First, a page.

The Union Pacific Railroad Co. constructed a branch line, 22.7 miles in length, from a point near Las Vegas. Nev., to the site for Boulder City. Under a contract with the Lewis Construction Co., of Los Angeles, Calif., the Government extended this line 10U miles from Boulder City to the rim of Black Canyon, directly above the dam site, at a cost of $653,551.03. Taking off from the end of Government line, Six Companies, Inc., general contractors for construction of the dam, built 26 miles of railroad; one branch extending to the Arizona gravel deposits at the bottom of Black Canyon, and another to the Nevada side of the gorge at the dam site.

The State of Nevada constructed a new highway between Las Vegas and Boulder City, a distance of 23 miles. This highway was extended by the Government to the rim of Black Canyon under a contract with the General Construction Co. of Seattle, Wash., providing for a gravelbase, oil-surfaced highway, 22 feet wide and 8.3 miles in length, including side roads. From the Government highway, Six Companies, Inc., constructed a road which descended to the lower portals of the Nevada diversion tunnels and a steel suspension bridge across the river to provide access to the Arizona tunnels. Several miles of additional roads also were constructed by the contractor to reach various parts of the work.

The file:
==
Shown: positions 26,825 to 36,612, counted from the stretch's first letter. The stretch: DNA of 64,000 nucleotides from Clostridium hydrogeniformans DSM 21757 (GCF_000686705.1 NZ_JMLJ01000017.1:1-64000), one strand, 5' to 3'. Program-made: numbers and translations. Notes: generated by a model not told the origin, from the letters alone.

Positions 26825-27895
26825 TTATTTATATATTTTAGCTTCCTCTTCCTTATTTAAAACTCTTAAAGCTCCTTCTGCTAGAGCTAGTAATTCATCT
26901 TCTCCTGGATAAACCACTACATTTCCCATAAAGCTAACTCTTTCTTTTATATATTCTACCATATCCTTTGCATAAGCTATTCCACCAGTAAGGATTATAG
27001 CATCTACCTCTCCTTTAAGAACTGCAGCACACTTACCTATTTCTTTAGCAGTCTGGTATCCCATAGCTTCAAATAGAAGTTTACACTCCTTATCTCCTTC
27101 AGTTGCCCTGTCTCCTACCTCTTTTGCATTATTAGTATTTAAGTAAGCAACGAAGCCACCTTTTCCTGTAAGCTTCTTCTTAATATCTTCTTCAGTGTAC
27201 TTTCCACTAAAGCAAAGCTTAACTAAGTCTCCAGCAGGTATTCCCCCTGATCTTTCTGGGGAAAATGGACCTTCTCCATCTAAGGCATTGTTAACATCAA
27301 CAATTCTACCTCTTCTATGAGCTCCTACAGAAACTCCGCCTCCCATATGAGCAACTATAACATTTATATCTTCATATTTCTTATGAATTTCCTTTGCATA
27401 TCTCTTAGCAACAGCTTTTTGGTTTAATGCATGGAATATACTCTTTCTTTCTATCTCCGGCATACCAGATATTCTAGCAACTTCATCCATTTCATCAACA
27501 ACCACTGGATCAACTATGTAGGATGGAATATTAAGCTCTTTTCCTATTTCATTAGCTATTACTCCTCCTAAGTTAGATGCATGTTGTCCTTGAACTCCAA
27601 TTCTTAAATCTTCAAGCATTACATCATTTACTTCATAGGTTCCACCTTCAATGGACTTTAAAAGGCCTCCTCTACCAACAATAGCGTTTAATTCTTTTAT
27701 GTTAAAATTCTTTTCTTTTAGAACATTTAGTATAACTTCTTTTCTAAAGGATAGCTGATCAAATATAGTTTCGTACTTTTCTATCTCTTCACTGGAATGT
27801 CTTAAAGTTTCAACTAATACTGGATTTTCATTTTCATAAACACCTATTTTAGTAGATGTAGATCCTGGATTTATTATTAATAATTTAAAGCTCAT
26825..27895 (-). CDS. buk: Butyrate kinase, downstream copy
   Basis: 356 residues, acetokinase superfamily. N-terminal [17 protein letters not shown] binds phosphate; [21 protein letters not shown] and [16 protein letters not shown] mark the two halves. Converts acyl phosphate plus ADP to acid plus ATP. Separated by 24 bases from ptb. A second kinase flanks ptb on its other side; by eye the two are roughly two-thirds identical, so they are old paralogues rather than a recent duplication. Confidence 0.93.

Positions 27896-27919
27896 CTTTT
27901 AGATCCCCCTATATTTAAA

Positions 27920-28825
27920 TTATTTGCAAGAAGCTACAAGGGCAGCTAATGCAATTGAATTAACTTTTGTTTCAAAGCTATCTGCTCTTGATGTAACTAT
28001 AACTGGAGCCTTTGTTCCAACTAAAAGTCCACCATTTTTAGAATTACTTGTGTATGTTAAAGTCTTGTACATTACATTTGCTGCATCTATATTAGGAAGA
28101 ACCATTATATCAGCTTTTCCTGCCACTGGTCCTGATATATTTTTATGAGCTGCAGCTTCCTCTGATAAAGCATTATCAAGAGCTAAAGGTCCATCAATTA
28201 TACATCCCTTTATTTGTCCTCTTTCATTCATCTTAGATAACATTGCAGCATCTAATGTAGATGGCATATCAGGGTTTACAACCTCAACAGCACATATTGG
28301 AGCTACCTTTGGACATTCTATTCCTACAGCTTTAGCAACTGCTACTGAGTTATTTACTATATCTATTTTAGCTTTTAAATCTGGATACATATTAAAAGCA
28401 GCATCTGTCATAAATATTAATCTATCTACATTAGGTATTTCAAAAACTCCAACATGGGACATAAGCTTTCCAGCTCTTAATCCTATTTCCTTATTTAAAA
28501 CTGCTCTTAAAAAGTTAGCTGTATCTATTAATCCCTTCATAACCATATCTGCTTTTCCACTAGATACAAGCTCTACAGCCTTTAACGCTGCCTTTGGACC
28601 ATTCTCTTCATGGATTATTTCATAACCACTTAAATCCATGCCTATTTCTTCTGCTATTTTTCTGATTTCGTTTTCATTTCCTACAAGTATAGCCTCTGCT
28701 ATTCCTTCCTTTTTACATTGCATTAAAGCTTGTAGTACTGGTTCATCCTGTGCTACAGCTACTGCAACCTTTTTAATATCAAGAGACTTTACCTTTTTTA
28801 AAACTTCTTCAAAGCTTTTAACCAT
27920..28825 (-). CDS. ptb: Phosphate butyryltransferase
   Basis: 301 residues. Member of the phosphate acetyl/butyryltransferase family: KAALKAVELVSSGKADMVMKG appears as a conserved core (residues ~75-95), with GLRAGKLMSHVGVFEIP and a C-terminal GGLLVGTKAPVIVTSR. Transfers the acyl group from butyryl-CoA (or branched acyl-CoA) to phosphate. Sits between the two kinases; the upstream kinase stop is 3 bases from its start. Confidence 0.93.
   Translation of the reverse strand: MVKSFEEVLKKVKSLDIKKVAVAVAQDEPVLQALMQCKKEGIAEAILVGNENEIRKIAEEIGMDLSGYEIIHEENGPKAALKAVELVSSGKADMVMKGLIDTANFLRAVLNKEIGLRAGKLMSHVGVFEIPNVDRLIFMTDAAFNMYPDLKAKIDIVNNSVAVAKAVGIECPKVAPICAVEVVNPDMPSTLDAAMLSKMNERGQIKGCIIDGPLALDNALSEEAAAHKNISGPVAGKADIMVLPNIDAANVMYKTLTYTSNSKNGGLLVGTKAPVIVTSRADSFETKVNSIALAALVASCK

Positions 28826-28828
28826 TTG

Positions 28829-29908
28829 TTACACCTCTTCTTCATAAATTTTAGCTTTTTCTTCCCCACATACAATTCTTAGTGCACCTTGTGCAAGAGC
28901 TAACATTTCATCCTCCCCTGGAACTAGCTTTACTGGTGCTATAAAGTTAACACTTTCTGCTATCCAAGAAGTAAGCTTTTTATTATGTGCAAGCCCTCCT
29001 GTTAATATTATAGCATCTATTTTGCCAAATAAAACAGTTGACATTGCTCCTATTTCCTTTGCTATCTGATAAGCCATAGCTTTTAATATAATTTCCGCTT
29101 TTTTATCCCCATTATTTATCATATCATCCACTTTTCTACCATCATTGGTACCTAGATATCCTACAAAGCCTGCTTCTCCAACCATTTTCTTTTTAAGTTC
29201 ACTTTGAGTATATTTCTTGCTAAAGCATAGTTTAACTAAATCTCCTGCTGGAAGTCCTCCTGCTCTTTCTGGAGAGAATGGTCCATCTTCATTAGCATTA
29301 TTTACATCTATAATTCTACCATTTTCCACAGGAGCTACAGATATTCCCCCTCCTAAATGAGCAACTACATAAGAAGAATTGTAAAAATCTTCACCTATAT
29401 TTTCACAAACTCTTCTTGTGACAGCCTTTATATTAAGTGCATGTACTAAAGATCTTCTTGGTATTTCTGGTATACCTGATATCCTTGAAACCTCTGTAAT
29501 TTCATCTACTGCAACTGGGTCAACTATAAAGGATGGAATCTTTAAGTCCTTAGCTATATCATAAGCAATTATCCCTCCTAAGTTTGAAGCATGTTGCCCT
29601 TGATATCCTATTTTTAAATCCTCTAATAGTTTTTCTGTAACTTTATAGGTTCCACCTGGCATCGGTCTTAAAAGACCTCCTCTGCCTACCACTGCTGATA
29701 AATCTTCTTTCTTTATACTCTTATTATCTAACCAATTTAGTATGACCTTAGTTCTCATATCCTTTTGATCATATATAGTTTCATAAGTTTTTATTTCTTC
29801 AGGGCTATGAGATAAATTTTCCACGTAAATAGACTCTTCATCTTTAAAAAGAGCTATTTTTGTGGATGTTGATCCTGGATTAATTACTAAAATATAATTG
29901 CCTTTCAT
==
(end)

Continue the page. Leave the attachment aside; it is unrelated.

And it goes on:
The contract for furnishing power was awarded to the Southern Sierras Power Co. (also operating as the NevadaCalifornia Power Co.). A 222-mile transmission line, to deliver power from generating stations near San Bernardino, Calif., was constructed to the dam site. The line, together with a substation near the Nevada rim of the canyon, was constructed by the power company at a cost of approximately $1,500,000. It will serve as a permanent installation to transmit power from the dam. Auxiliary power lines were erected from the substation to various parts of the work and a 7-mile line from the substation to Boulder City was constructed by the Government.

High temperatures at the dam site during the summer months necessitated the selection of a town site where more comfortable living quarters could be provided. A site was selected on the summit of the divide about 7 miles from the dam site, at an elevation 2,500 feet above sea level and 1,855 feet above the river.

The town site covers about 300 acres and was laid out roughly in the shape of a fan with the point to the north. The northern portion of the fan is allotted to Government buildings with groups of residences, from 3 to 7 rooms each, arranged along the lower slopes of the north ridge. Directly in front of the administration building is a 5-acre park from which the two principal streets diverge to outline the business district and provide radial thoroughfares.

The Government construction included an administration building, municipal building and post office, dormitories for unmarried workers and visitors, garage and fire station, schoolhouse, community garages, and 100 residences. Durable materials such as brick, tile, and stucco were used in the buildings, all of which follow the Spanish style of architecture. The larger buildings are furnace